My best advice here is to put everything on an Amazon list, even items you don’t intend to buy on Amazon! I have been using this trick for a few years, and it has helped me save thousands already. Marketing works on the premise of making us believe we are in desperate need of something, even before we know it exists. Our brain, who always craves more safety, wants us to acquire and accumulate more. It is in our nature. Advertisers and marketing teams know that, and they exploit it.
By using a “buy later” list, you take your head out of the “run for safety” mode that dominates the internet, and everywhere else that show advertisements.
So, what is essential?
Apart from the basic daily needs for food and shelter, one necessary category of purchases includes anything required for school when you have kids, or anything essential for maintaining and replenishing for your job. In this context, essential refers to anything that is absolutely required by your job or family. This doesn’t include items that could eventually improve your work or family. It is not for new gadgets that you think you need. All of these “gadgets” need to be questioned before purchasing, but you cannot do that without thinking for a bit. Hurried purchases usually lead to regret and that is why the “buy later” list can help you make better shopping decisions.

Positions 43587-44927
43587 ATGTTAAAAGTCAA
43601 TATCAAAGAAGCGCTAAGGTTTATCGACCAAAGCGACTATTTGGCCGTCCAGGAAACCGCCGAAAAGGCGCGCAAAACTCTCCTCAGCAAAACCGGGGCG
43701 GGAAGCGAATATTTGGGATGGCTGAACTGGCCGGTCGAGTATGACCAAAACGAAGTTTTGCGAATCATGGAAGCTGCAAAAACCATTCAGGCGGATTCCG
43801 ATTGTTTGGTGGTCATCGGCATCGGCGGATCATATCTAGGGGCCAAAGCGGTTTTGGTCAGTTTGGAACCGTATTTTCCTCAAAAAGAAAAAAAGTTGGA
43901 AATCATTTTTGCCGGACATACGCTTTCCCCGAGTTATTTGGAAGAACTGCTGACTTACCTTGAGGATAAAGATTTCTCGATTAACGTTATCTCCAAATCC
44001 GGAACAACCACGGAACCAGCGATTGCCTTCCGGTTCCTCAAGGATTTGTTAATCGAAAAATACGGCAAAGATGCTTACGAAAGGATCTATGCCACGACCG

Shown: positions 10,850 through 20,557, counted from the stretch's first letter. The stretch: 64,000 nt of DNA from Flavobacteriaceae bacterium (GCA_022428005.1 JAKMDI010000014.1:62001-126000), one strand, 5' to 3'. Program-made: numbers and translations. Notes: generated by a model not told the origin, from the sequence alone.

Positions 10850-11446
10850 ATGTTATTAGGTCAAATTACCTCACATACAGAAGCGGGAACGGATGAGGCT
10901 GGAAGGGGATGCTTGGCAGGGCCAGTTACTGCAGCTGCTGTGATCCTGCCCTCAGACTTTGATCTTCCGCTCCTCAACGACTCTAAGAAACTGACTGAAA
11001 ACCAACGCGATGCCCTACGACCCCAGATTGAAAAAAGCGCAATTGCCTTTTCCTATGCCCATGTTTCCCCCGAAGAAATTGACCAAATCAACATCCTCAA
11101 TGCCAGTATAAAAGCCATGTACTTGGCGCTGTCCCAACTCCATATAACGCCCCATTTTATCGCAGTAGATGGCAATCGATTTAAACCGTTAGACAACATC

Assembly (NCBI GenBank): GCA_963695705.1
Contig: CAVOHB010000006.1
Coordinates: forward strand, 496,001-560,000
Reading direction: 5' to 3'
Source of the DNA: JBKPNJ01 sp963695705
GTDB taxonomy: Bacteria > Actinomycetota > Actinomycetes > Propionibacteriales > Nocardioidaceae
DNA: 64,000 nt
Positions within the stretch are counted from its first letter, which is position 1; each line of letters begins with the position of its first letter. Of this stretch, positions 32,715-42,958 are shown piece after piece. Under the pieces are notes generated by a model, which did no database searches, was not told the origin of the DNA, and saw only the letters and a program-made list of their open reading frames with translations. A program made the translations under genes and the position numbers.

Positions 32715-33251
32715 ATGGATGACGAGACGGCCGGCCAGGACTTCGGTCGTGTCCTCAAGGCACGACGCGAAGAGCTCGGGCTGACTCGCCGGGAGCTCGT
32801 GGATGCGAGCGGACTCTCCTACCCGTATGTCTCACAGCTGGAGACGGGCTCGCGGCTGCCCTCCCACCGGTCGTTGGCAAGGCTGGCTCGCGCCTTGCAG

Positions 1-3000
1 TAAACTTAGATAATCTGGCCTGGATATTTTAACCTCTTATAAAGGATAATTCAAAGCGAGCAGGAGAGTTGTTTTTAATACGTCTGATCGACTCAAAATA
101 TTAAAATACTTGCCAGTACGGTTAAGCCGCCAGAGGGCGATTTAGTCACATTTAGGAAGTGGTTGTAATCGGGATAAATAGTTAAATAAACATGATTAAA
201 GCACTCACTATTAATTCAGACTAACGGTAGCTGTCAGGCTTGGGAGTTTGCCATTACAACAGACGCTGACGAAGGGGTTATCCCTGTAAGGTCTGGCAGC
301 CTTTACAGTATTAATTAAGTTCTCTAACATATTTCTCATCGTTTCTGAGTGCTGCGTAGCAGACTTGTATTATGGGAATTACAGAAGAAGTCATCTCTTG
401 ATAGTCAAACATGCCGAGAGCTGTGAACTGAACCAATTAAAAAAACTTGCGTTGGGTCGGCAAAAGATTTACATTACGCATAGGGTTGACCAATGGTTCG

In the end
Sorting out what’s essential is a matter of understanding what is important to you. Some say that you shouldn’t keep what you don’t use or love. But, when it comes to acquiring new stuff, I would say that essential needs like food, shelter, health and work are a priority. Everything else should be “tested”. By that, I mean that you need to test over time the items you don’t love to understand if they are adding something, or taking away from your life.